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L6 Dissertation Studios (2018-19) Introduction Edit Mode is: • ON

Introduction

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Introduction

What is a dissertation?
A dissertation is the independent exploration and extended critical study of a topic which
you choose because it particularly interests you. Its nal form will be a carefully organized
essay based on sustained thought and considerable research. Its length will be between
6,000 and 7,500 words; or between 4,500 to 6,000 words if your dissertation includes a
practice-based element.

Assessment of the module is based on two components which together constitute 100% of
the nal mark: a dissertation plan (15%) and the draft and nal dissertation (85%).

The module involves individual supervision designed to support your ambitions and con dence
in becoming an independent learner, building on techniques and knowledge developed in
previous years, and providing scope for initiative and development.
For the dissertation you will need to demonstrate the ability to thoroughly research a topic, use
appropriate methods of investigation, and work methodically and productively. The dissertation
mode a ords a sophisticated instrument for exploring, testing and presenting ideas at graduate
level: it encourages you to deploy a variety of skills and to show how well you can conduct and
present an investigation, from researching sources to analysing evidence. It requires you to
construct and interpret your chosen material and present it as an integrated and coherent whole.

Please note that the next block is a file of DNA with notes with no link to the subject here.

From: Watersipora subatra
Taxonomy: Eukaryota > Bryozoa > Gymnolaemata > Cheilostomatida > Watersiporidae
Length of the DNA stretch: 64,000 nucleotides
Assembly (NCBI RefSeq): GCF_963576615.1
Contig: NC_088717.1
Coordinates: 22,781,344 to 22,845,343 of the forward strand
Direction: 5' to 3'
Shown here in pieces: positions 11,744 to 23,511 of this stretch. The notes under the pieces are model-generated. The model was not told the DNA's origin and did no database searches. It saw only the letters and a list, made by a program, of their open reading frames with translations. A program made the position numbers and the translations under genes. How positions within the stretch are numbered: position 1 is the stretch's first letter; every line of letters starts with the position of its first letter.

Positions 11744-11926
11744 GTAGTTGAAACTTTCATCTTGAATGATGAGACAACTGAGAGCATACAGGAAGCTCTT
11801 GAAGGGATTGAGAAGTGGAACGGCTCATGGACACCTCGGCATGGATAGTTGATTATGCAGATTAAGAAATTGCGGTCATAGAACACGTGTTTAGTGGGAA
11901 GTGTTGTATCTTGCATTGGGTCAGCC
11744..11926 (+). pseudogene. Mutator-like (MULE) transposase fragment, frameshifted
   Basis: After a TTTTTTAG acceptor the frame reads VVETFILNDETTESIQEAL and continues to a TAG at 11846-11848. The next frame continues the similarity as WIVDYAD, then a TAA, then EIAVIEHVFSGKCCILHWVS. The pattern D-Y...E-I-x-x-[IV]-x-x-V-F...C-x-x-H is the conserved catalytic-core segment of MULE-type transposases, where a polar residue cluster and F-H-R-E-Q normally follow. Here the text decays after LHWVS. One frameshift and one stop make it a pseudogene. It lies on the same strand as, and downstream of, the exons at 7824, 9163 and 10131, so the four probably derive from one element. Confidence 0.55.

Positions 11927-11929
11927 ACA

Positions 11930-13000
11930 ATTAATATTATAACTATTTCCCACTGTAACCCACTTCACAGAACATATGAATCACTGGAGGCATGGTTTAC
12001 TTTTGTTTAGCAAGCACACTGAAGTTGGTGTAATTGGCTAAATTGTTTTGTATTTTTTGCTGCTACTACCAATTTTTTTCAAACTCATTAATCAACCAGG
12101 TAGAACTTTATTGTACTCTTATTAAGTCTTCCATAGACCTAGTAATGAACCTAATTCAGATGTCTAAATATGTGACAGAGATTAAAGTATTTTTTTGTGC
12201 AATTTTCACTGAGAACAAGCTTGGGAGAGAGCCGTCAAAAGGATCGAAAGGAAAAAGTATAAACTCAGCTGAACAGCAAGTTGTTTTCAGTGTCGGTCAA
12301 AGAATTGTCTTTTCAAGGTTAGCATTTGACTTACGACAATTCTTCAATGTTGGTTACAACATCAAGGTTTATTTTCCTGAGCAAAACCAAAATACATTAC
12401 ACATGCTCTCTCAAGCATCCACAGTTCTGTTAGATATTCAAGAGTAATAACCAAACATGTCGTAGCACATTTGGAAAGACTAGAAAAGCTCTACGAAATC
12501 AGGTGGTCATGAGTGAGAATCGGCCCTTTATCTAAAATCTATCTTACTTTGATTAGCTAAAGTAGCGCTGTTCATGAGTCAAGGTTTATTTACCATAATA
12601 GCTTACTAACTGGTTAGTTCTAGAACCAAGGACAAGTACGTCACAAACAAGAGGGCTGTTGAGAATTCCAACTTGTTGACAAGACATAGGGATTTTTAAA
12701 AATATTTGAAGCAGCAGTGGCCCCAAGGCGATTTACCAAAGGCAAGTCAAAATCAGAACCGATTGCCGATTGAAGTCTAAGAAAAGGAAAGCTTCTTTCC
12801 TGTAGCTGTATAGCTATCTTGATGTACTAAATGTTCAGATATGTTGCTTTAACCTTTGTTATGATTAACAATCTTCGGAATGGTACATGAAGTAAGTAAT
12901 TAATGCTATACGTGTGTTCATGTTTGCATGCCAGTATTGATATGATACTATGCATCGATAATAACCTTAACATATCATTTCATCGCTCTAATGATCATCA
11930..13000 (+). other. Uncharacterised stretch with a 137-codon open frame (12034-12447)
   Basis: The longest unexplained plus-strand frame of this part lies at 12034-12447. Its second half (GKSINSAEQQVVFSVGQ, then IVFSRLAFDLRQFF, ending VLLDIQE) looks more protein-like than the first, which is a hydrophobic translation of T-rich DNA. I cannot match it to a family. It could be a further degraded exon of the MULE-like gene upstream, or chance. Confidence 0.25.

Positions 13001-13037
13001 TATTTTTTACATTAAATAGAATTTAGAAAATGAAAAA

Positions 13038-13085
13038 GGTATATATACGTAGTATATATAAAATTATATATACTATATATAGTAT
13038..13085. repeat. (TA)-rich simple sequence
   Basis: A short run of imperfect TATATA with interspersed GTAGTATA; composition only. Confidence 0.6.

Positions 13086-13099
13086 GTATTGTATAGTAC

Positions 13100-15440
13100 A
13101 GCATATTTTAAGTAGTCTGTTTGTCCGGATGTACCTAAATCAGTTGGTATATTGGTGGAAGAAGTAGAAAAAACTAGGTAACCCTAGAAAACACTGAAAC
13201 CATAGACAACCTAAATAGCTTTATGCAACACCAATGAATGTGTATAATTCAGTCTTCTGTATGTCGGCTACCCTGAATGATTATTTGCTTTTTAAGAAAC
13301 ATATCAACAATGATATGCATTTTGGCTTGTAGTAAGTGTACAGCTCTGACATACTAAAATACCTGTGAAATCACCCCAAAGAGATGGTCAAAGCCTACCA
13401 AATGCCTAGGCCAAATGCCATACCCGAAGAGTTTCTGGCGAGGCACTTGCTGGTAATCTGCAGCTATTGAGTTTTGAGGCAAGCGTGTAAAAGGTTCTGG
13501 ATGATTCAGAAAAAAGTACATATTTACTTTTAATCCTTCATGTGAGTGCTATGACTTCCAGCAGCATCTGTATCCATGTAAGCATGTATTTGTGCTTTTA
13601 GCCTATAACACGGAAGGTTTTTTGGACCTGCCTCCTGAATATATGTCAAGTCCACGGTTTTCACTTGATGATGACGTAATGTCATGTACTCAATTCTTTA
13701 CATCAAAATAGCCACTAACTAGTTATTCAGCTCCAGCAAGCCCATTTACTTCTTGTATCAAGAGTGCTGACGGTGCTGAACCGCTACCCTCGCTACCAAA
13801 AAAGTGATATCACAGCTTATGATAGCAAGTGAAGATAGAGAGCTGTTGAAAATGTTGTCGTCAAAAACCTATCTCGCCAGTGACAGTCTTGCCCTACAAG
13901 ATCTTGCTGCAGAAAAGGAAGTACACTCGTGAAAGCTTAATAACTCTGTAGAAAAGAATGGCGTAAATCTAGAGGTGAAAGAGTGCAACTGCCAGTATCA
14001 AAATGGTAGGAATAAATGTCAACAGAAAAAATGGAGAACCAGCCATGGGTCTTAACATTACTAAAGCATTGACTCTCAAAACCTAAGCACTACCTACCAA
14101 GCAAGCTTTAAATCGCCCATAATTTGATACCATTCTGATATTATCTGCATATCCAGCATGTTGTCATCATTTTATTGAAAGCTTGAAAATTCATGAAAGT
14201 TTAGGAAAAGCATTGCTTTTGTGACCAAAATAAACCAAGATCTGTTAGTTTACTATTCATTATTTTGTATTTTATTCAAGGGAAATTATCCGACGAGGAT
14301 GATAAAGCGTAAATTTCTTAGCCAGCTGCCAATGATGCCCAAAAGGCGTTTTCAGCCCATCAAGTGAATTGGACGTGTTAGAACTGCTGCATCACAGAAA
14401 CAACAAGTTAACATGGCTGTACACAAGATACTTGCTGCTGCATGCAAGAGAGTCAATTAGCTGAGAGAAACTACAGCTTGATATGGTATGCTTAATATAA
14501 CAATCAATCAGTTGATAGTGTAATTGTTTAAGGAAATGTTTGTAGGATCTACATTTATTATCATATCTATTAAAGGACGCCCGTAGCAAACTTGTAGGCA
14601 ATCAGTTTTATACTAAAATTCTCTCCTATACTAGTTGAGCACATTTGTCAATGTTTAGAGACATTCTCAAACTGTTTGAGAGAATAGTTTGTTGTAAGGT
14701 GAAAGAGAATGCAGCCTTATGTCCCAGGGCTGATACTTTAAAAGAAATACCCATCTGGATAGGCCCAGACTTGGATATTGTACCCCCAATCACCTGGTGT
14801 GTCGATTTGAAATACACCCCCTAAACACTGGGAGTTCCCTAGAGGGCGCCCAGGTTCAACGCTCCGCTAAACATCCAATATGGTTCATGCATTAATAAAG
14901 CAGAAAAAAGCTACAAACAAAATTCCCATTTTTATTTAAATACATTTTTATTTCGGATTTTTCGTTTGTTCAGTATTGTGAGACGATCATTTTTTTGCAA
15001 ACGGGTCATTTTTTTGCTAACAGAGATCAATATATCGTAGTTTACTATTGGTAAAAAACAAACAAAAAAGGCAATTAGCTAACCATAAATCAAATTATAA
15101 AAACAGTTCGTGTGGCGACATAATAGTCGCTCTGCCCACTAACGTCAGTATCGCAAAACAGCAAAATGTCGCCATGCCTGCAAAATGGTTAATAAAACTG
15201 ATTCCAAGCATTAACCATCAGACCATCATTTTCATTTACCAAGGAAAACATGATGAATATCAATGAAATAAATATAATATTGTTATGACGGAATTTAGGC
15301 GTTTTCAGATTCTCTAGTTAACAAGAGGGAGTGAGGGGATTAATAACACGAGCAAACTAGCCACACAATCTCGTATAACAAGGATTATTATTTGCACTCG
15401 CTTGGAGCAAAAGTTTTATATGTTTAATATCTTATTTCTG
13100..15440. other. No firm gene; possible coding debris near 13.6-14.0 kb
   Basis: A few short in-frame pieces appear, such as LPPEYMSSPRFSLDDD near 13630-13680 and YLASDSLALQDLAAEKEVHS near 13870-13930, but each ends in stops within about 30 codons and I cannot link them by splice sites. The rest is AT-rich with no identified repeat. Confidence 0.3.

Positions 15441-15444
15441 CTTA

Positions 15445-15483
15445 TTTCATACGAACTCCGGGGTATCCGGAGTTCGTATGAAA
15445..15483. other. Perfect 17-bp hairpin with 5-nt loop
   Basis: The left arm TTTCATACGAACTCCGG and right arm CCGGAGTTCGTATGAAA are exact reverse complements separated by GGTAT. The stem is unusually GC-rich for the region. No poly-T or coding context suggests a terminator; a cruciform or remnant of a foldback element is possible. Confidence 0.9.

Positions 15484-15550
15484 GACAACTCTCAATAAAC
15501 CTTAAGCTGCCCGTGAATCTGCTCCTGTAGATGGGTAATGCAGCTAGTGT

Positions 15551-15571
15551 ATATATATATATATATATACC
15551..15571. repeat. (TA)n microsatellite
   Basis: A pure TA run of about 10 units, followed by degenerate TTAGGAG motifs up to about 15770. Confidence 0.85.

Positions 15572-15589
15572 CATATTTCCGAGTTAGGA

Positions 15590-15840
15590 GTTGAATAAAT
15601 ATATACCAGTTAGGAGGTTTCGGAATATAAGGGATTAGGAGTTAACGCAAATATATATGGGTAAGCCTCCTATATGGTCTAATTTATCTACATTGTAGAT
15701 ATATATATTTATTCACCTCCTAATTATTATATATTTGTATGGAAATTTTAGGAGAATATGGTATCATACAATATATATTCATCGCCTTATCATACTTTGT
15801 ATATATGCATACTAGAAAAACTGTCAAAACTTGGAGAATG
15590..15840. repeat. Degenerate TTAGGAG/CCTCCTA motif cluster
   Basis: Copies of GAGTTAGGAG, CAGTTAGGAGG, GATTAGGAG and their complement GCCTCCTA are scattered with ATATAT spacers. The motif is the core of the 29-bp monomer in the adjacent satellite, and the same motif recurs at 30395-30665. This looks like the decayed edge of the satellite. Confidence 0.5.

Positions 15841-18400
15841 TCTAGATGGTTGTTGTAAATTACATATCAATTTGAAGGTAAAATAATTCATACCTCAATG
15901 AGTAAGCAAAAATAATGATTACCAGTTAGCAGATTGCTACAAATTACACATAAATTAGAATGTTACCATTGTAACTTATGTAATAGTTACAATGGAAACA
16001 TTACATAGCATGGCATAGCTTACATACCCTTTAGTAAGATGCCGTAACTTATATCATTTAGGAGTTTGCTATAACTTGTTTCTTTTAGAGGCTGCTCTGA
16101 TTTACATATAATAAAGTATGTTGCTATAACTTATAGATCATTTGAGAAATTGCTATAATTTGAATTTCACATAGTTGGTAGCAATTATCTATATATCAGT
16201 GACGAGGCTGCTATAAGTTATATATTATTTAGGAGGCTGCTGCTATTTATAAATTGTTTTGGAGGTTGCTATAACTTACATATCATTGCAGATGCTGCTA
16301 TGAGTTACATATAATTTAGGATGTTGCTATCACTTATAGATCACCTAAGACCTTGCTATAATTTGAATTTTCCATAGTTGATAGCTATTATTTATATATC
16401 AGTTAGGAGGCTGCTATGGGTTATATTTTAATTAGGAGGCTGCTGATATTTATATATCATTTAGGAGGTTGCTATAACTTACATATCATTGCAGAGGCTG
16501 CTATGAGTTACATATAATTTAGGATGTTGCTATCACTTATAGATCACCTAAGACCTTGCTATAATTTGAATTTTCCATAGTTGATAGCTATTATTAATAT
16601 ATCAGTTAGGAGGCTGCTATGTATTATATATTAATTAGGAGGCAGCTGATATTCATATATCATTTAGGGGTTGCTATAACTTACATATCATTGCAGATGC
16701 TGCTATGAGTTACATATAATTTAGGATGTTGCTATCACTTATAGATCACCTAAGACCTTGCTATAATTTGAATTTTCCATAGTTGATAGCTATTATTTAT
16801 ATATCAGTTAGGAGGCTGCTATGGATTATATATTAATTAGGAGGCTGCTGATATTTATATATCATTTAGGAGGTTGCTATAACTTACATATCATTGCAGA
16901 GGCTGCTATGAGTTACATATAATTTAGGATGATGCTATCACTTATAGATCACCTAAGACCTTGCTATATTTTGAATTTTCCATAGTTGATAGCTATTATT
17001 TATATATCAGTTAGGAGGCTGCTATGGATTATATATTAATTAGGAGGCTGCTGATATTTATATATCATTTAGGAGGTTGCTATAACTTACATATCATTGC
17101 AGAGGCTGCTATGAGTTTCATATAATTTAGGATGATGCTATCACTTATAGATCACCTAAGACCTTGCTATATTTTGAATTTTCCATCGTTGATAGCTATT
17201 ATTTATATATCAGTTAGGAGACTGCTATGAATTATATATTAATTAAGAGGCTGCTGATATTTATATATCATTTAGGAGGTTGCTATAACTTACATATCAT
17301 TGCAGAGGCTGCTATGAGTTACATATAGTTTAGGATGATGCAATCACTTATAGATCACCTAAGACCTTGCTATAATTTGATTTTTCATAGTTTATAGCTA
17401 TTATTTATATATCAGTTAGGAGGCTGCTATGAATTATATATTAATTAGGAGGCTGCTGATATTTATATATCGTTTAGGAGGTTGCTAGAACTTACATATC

Depending on the aim and choice of subject and material, this may take the form of an
argument, a discussion, a critical re ection or exposition.

The subject matter of the dissertation can be theoretical, technical, or historical. It can, but
doesn’t have to be closely related to your main eld of study. It may be envisaged as one of
several di erent types: for example, visual, technical or other non-written material may form the
subject of the enquiry and comprise an integral part of the whole; the dissertation may be
professionally oriented and include eld-work; or it might be academic and theoretical in its
source material and methodology.

Dissertation Studios
You will develop your topic independently, but within a speci c dissertation ‘interest group’
similar to design studios. Dissertation Studios provide a ve-week-long block of taught
programme and incorporate research based specialisms, areas of scholarly interest in history,
theory and criticism, industry related practice, and workshop, digital or media based technical
studies.

All dissertation studios share the same assessment criteria and follow a basic structure. However
they can di er however considerably in the way they approach research and writing. When
choosing which studio you would like to join, you should consider not only the studio’s
specialism, but look closely at the teaching methods and – maybe most importantly – the tutors's
general interests and expertise. You can learn more about this and the voting process in the
Module Milestones section.
CASS Writing
Writing a dissertation requires creative skill and rigour in equal measure. While we encourage
innovative approaches to research and writing, and o er you an opportunity to include a
practice-based element in your submission, there are certain criteria all students must follow.
Some of these are hard to de ne, such as originality or the quality of your writing. Others,
however, have clear outlines. It is very important, for example, that you add footnotes to
quotations and reference your source; and that your work adopts a structure that is clear and
that supports your argument. Your tutors will help you with this, but it is important that you
familiarise yourself with the culture, standards and rules of writing in an academic context.

We have developed a very useful online tool that will answer many of your questions and clearly
sets out what a dissertation should look like, how to do research, how to make a bibliography etc.
Follow the link on the left to 'CASS Writing' and start reading.